DC shakeup. No, not that DC. I refer here to DC Comics, which now has a new name-DC Entertainment-and a new president. This overhaul by parent company Warner Bros. bodes well for a forthcoming Wonder Woman film. Another sign that things are looking up for the Amazon: she now has her own forum at Comic Book Resources.
The ugly paradox. Caster Semenya’s story, though regrettable, has at least given rise to worthwhile, occasionally enlightened, media commentary. Among the best I’ve seen is “Women in sports: The ugly paradox,” a piece that throws into relief what is the nub of the story, and the bane of all female athletes: “They say the Semenya case shows that an old, ugly paradox is alive and well in women’s sport: The same giant quadriceps and bulky shoulders that can clinch championships make athletes look ‘unfeminine’ in the eyes of the world. And that can be a difficult reality for many women.”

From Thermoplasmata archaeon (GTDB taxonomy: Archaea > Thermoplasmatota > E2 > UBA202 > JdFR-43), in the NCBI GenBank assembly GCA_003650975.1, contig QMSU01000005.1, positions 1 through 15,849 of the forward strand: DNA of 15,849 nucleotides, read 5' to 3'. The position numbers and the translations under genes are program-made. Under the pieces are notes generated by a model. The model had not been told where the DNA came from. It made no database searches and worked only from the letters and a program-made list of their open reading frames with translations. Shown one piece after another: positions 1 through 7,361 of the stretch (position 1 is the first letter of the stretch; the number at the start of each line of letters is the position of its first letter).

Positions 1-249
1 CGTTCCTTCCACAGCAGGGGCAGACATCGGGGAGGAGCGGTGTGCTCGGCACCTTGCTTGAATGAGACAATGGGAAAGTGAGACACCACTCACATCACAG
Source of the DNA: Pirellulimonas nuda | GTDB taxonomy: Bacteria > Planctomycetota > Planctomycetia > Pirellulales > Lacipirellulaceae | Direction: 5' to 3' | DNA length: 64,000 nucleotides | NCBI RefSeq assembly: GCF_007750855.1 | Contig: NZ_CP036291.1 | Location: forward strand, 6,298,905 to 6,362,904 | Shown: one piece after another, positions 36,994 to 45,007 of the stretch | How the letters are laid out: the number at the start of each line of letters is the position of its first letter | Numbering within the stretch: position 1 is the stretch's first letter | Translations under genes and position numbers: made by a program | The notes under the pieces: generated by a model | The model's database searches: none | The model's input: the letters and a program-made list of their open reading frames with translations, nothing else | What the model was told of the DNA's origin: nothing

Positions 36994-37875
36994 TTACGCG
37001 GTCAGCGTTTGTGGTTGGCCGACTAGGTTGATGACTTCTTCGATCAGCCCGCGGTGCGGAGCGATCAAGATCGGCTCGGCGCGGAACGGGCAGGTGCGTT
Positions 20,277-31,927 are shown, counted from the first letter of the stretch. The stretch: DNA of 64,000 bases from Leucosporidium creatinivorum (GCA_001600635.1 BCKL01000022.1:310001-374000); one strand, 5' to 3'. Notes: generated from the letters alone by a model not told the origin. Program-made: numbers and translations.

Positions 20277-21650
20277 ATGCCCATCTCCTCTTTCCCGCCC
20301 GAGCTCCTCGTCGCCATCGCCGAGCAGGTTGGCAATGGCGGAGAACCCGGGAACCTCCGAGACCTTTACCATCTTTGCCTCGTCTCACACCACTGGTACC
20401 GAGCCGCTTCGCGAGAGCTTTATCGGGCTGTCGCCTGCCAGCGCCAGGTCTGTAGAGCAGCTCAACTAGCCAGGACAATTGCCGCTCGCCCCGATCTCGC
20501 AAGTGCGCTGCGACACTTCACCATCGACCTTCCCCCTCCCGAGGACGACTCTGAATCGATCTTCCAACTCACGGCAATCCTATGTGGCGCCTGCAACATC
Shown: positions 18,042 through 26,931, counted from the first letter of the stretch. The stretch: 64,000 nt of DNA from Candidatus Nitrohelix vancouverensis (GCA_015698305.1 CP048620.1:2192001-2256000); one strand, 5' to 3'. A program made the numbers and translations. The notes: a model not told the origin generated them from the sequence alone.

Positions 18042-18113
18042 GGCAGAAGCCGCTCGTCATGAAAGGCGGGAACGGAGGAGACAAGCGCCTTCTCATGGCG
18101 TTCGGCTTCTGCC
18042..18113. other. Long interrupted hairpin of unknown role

Nasty as it was, Serena’s tantrum at the US Open isn’t as troubling as what she says about her arms in an interview for People: “I think they’re too muscular. They’re too thick,” tennis champion Serena Williams said of her ripped arms in an Aug. 27 interview with People Magazine. “I know that toned arms are in now. Look at Michelle Obama. … I’m like, ‘keep wearing strapless dresses!’ But I don’t like mine.”
Serena’s is merely a representative case. The problem is in fact societal. That Serena sees her muscular physique as something better shunned isn’t unusual. But when one of the world’s most accomplished female athletes, ever, says as much in public, the fallacy is perpetuated-given life anew to burden the next generation of female athletes.
Sad it is to think that Serena apparently cannot reconcile her muscles with the women’s fineries she sells on HSN; the same muscles, to continue the paradox theme, that helped make her a famous athlete, famous enough to have her own line of merchandise to peddle on a shopping network.